The mean frequency for my bet (1-18 versus 19-36) was 46.67%, which is very close to the expected 47.37%. The standard deviation was 5.64%. This means that to the extent this sample is representative, about 68% of the time we can expect the range to be between 41.73% and 53.01% (one standard deviation); 95% of the time we can expect the range to be between 36.09% and 58.65% (two standard deviations). Remember, any session over 33.33% provides a profit. This means that in 95% of your sessions you should easily turn a profit. Below I will discuss what to do in the other 5%.

Test 2: 20,000 spins more

I repeated the above procedure twice more with sets of 10,000 for a total of 468 sets of 64 spins each. The results for the second and third 10,000 sets were almost identical to the first. There was one sequence where, at the end of 64 spins, I had not yet reached a breakeven point. I continued the series into the next set of spins and got to a breakeven point fairly quickly.

Modifying the Step-by-Step Strategy to make it Work in November 1998 two computer programmers, working independently, tested the Step-by-step system and found that it won money, but at a different rate than projected. In 1000 sets of 64 spins each, 67% of the time there was a win that averaged 21.5 units--which is much higher than I project above with a 21-unit gain per hundred spins. That is the good news. The bad news is that it lost 33% of the time. Accordingly, I am convinced that to play the strategy successfully you must have the following modifications ready to go.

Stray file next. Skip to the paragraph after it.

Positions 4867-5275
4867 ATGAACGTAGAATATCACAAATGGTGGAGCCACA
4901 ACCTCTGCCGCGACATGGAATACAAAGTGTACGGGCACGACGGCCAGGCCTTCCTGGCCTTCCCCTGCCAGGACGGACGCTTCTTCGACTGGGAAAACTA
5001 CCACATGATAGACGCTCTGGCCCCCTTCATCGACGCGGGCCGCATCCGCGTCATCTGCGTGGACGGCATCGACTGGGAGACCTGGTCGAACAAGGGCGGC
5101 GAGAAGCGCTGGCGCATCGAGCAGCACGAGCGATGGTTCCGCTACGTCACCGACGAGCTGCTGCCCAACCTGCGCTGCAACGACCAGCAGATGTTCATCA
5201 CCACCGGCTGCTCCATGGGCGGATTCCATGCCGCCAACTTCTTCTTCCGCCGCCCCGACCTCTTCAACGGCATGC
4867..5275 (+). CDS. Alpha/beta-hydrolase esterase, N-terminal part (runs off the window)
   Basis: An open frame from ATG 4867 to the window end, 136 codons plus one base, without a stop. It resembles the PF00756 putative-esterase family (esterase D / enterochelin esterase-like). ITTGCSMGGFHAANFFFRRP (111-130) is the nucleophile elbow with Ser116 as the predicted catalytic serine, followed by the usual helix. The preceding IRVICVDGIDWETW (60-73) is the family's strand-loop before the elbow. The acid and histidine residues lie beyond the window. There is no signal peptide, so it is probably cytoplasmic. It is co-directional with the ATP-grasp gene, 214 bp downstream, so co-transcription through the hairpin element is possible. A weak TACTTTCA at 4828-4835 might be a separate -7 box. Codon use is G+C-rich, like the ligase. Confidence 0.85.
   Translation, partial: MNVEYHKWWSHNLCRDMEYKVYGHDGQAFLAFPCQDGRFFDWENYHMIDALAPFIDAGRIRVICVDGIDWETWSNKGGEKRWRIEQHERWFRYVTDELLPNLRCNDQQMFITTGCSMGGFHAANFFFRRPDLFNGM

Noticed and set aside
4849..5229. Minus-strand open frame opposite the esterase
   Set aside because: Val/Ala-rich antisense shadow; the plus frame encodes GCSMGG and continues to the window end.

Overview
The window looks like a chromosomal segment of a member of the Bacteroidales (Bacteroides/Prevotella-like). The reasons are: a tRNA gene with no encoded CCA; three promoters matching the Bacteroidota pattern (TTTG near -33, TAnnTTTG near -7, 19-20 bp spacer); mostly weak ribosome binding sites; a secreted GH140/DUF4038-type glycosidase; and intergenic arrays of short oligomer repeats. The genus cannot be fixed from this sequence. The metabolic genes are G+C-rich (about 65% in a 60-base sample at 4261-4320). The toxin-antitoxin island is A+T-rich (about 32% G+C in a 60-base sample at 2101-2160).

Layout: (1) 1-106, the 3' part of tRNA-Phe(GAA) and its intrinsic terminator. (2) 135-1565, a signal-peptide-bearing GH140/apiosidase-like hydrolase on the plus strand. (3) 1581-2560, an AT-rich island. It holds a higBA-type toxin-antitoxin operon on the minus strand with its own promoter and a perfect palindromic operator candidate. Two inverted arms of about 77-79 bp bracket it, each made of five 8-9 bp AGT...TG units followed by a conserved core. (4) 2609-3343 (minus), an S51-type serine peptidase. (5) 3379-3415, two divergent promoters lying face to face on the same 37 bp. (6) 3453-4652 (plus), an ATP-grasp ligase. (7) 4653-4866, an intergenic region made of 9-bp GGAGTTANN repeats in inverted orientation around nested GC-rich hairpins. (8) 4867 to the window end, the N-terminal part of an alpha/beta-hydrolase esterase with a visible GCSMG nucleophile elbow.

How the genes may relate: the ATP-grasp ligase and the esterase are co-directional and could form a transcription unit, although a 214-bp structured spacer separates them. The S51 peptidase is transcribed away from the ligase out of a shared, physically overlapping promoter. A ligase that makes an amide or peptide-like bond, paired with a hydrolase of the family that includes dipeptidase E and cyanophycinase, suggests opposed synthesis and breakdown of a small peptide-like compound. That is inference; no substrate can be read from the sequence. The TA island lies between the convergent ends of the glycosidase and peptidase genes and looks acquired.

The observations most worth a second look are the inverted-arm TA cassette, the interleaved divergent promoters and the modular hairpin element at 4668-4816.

The Step-by-Step strategy is based on the idea that "in the long run" each even money bet area will regress to the mean and hit about 47% of the time.

But we may run short of bankroll or patience before we get to "the long run" by running into one of those 5% of sequences that are more than 2 standard deviations away from the average. Or, in some situations, starting off with a disproportionate number of losses makes it very difficult to get caught back up. Accordingly, I suggest you keep an eye out for several betting options during the rough times that your bet is increasing at an uncomfortable rate. Comfort is a relative concept, of course. Most of the time you should be betting between 1 to 12 units. If you start betting higher than that, you should look for opportunities to alter your strategy.

Some folks with large bankrolls do not mind letting the bet get into the 20s because they are confident that the skew will end and the wheel will average out the results. But if you get nervous before then, consider some of the modifications listed below.

- Pick which even money bet to concentrate on with care. As noted above, trends can start or end at any moment. But I would still not try to buck a trend that is already in progress. Pick whichever of the even money bets that appears to be most even and stable at the time of entry: red/black, even/odd, or 1-18/19-36. Stay away from a bet where you see a serious skew where one side is heavily dominating over the other (or, bet with that skew for a while).